Thursday, 28 November 2019

Ceisteanna (6)

David Cullinane


6. Deputy David Cullinane asked the Minister for Communications, Climate Action and Environment his plans to provide public water fountains as a measure to combat the use of single-use plastic bottles; the cost of such a project; and if he will make a statement on the matter. [49223/19]

Amharc ar fhreagra

Freagraí ó Béal (7 píosaí cainte) (Ceist ar Communications)

This question is on single-use plastics and the need to reduce their use. More specifically, to facilitate that reduction, I am asking about plans to provide public water fountains. Some local authorities have them and others are beginning the roll-out of such fountains. Does the Department have plans to facilitate, help and fund local authorities to enable an expansion of this initiative?

The Government is committed to leading the way in reducing all single-use plastics and is working at national and European level to tackle the problem. In this regard, the Government has agreed that Departments and bodies will no longer purchase single-use plastic cups, cutlery and straws. We have also strongly supported new EU legislation on single-use plastics, which will ban straws, cotton bud sticks made from plastic, plastic plates and cutlery, plastic coffee stirrers and plastic balloon holders. That is due to be transposed into legislation by 3 July 2021 at the latest. A clean oceans initiative has also been commenced and the Government is legislating to ban microbeads.

These measures are intended to bring a concentrated focus on the reduced prevalence of single-use plastics and on quality recycling throughout all Irish organisations, public or private. Many organisations are taking steps to improve their resource use and all public bodies will be submitting a report shortly on the progress that they have made as a result of the decision made last January. My Department provides direct funding for the local authority prevention network, managed by the Environmental Protection Agency, EPA. One of the initiatives funded involved approximately €150,000 being provided to 17 local authorities in 2018-19 to provide public drinking water fountains in public buildings, including schools and leisure centres, at events and on greenways to reduce single-use plastic consumption.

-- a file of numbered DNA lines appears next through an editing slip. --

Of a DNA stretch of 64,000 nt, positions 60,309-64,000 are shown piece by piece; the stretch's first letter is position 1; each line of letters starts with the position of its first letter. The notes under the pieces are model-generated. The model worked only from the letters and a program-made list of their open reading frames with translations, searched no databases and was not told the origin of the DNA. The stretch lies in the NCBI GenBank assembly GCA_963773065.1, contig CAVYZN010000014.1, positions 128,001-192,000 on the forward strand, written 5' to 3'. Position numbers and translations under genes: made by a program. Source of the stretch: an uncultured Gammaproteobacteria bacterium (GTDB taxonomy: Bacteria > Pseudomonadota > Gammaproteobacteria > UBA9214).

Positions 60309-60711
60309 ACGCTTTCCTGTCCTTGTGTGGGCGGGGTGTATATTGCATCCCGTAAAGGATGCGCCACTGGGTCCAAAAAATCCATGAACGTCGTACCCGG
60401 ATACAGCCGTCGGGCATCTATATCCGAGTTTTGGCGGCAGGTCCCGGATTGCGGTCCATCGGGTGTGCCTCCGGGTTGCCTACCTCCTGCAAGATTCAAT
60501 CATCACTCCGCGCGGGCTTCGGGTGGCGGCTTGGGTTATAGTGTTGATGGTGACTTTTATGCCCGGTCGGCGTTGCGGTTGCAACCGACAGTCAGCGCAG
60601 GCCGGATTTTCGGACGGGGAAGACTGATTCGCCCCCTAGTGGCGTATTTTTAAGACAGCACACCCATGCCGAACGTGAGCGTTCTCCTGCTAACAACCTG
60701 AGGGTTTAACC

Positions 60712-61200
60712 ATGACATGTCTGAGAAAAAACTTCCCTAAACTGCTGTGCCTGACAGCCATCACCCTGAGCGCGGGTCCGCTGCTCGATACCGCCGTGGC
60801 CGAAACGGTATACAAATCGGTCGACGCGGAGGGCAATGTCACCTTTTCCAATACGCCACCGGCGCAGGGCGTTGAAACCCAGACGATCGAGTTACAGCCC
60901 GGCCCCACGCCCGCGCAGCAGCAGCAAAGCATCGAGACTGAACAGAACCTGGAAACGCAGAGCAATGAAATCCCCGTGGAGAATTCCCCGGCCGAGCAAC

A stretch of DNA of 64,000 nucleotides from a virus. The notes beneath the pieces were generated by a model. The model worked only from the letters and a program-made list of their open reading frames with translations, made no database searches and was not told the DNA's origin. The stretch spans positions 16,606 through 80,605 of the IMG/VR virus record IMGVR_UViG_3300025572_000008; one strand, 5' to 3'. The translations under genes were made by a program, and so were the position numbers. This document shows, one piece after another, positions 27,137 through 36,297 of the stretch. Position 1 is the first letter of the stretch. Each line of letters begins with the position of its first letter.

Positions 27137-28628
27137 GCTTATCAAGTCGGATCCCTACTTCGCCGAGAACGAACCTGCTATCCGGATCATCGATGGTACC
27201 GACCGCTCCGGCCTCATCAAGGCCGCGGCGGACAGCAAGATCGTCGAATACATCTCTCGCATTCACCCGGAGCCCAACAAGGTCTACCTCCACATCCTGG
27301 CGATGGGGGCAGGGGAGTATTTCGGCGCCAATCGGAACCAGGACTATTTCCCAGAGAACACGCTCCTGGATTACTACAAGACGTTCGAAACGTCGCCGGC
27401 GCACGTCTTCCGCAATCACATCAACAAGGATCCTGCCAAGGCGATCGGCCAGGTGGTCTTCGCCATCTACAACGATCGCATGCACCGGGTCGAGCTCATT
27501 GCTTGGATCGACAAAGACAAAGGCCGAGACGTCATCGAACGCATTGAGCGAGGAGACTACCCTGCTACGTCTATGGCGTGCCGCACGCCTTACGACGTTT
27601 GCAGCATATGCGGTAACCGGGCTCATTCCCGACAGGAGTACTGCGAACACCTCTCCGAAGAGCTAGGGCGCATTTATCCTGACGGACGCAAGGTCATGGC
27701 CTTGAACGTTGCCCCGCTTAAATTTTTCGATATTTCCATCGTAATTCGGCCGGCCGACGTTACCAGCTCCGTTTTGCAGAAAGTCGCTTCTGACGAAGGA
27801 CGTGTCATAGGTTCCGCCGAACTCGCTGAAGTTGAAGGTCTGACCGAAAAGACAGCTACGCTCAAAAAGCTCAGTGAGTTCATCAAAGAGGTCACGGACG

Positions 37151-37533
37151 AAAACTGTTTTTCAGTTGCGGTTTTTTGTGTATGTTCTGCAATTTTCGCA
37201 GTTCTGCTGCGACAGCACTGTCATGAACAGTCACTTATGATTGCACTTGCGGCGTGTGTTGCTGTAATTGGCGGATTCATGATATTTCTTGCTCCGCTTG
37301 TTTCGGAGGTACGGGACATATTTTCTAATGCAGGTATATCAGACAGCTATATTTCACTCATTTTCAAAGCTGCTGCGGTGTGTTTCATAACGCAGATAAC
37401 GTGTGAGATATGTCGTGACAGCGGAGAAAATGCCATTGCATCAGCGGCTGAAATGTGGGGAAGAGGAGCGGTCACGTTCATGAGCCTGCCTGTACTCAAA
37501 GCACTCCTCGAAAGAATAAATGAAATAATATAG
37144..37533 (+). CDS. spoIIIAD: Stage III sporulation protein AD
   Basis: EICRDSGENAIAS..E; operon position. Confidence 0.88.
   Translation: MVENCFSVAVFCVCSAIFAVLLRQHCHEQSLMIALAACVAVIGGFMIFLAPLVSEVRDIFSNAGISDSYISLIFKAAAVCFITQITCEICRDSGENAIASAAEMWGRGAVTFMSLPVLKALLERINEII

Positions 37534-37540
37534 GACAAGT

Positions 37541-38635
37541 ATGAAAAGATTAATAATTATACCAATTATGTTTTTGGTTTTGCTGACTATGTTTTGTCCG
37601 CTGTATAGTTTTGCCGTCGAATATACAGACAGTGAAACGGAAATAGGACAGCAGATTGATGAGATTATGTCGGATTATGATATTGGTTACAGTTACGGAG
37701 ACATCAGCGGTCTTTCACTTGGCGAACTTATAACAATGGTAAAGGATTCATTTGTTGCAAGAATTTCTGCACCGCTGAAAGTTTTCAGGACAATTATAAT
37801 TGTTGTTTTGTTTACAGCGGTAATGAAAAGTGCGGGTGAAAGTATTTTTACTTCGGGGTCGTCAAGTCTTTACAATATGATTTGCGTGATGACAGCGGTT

The local authority prevention network will shortly publish a handbook on providing public water stations, based on the experiences of local authorities to date. Further consideration of measures to tackle single-use plastics will be undertaken in the context of Ireland's waste action plan. A full public consultation on the development of the plan will be launched before the end of this year.

I welcome the Minister's response. There is support for these practical initiatives across the House. Focus is often devoted to macro issues, such as the need for more renewables and a reduction in our carbon footprint derived from the use of fossil fuels. However, practical things can be done. Based on my experience, some local authorities have, temporarily provided access to water for the public at major outdoor public events. What we are talking about is putting in place permanent infrastructure so that people fill up reusable flasks with water instead of buying plastic bottles of water in shops.

I welcome the Minister's comments on the local authority prevention network providing funding in this area. How much has been spent by local authorities so far? It is fine if he does not have those figures, he can send the information to me in a note. I would like to see how much money was made available for this purpose and how much was drawn down. I welcome a handbook being made available. I assume that is to inform local authorities about how to access the available funding and how this these fountains can be rolled out in a coherent manner. I welcome the progress but more is necessary because the more of these practical measures that are put in place, the more people will recognise that the State is engaging with them and providing alternatives in the context of reducing our carbon footprint and strengthening our environmental protections.

I agree with the Deputy and that was one of the reasons we included other requirements of public bodies, in addition to banning single-use plastics. I refer to the inclusion of a report by the end of this year on resource use in areas such as water waste and energy. It is important that public bodies start to think about how they can reduce the extent to which their staff, clients or customers rely on plastic bottles when there could be alternatives. As far as I know, the €150,000 was all spent, but I will inquire further. Many other organisations, other than public bodies, should also engage in this initiative. I would love to see more private sector organisations getting involved in similar schemes. It is encouraging to see many supermarkets, for example, signing up for plastic pledges. It would be helpful to see fountains in supermarkets and shopping centres. There is, therefore, significant scope to roll out, as part of our waste management plan, some of these ideas that have been rightly identified by the Deputy.

Would the Deputy Cullinane like to make a final comment?

No, the Minister has responded.

We turn now to Question No. 7. Deputy Jack Chambers is attending a committee meeting and has received the permission of the Leas-Cheann Comhairle to ask his question and he will be given time if he comes into the Chamber in the next half an hour. He also informed the staff. I am willing to give him that time, if I can have the assistance of the House. Is that agreed? Agreed. I think anyone in committee has to get a chance. Deputy Stanley is also not here at the moment. We will move to Question No. 9.

Question No. 8 replied to with Written Answers.